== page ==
Journal of Cellular Biochemistry: Critical role of endoplasmic reticulum stress in chronic endothelial activation – induced visual deficits in tie2-tumor necrosis factor mice. (October 2018: Volume 119, Issue 10)
Dr. Lenin is a graduate of the University of Madras, India, where she received her PhD in Biochemistry and Molecular Biology Ophthalmology before coming to the United States. Currently, Dr. Lenin is training as a postdoctoral researcher at the University of Tennessee under the mentorship of Dr. Rajashekhar Gangaraju, who describes this project as an outgrowth of initial studies conducted in his laboratory and that of Dr. Lenin’s PhD thesis work. Dr. Gangaraju’s studies are focused on the investigation of cellular and molecular principles underlying tissue regeneration, angiogenesis and inflammation.
Dr. Lenin has distinguished herself through professional memberships and academic recognitions. She has presented papers at the ARVO annual conferences and published her work in peer reviewed journals. She is a recipient of the “Postdoc Achievement Award 2017-2018 (junior category)” from the UTHSC Postdoc Association, in appreciation of her consistent commitment and capabilities demonstrated in her area of research.
Dr. Gangaraju has high praise for Dr. Lenin, which he included in his support letter during the application process for the Callahan Scholar Award, “As I have interacted with Dr. Lenin over the time of her work here at the University of Tennessee, and during the process of writing this application, I have come to the conclusion that she will become a superb researcher in her own right.”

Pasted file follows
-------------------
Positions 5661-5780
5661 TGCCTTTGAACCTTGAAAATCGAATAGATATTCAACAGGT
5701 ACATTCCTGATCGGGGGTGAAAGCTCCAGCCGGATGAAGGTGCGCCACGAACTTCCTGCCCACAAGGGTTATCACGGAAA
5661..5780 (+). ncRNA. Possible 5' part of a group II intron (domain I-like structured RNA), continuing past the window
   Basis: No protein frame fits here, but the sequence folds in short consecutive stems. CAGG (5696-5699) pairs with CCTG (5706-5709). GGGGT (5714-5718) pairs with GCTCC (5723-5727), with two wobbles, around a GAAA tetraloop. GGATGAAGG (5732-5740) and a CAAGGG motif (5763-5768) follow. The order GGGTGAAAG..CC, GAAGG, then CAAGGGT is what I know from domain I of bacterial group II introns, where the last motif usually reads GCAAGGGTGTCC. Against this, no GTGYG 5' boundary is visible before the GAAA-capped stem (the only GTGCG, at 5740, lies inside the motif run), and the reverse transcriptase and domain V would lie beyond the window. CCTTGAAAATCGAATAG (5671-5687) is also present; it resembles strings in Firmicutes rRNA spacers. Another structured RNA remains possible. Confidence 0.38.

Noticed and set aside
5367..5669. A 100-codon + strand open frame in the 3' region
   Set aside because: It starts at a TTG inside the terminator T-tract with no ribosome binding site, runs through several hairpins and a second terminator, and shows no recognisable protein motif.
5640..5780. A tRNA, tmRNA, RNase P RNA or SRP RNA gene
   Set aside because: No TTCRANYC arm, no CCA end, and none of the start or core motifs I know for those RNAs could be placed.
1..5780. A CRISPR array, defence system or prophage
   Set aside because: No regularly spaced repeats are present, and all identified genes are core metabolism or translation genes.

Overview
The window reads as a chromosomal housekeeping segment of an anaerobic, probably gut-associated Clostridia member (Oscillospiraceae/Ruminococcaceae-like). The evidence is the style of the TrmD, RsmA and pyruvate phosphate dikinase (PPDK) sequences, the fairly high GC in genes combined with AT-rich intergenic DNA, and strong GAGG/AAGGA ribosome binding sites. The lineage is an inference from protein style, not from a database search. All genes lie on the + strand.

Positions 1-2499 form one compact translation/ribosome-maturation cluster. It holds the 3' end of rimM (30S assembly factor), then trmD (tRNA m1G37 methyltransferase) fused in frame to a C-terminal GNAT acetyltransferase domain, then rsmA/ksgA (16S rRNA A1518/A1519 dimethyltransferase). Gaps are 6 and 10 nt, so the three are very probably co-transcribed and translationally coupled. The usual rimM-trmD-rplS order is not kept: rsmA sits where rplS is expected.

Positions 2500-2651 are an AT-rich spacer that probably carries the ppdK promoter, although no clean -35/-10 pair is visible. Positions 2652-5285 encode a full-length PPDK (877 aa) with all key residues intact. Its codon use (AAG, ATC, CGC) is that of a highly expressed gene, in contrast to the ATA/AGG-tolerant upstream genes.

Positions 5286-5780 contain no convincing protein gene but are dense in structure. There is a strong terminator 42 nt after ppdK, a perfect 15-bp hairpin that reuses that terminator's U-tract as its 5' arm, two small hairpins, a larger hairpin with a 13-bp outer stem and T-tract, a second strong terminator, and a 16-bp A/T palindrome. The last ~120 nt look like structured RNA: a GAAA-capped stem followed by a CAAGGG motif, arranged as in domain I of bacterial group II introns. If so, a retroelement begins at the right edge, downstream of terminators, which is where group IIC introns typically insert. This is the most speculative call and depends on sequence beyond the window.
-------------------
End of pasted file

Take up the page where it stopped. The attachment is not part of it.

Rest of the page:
Raji Lenin, Peter G. Nagy, Shanta Alli, Department of Ophthalmology, University of Tennessee Health Science Center; Vidhya R. Rao, Department of Molecular Pharmacology and Experimental Therapeutics, Loyola University; Matthias A. Clauss, Department of Cellular & Integrative Physiology, Indiana University; Uday B. Kompella, Skaggs School of Pharmacy and Pharmaceutical Sciences, University of Colorado; Rajashekhar Gangaraju
Department of Ophthalmology and Department of Anatomy & Neurobiology, University of Tennessee Health Science Center.
This study conducted with IRRF support – Raji Lenin, PhD, 2017 Alston Callahan, MD Postdoctoral Scholar.
CONCLUSION: Using a constant endothelial activation animal model of diabetes, the team showed that chronic inflammatory activation of vascular endothelial cells and hyperglycemia promotes visual deficits downstream of endoplasmic reticulum (ER) stress signaling in a feed forward loop of proinflammation and loss of endothelial junction proteins. Based on these and the invitro analysis, future studies aiming at controlling ER stress pathways and endothelial activation may help protect against disruption of junctional proteins in retinal endothelial cells and possibly aid in the recovery of visual deficits observed in our diabetic retinopathy (DR) model. (below)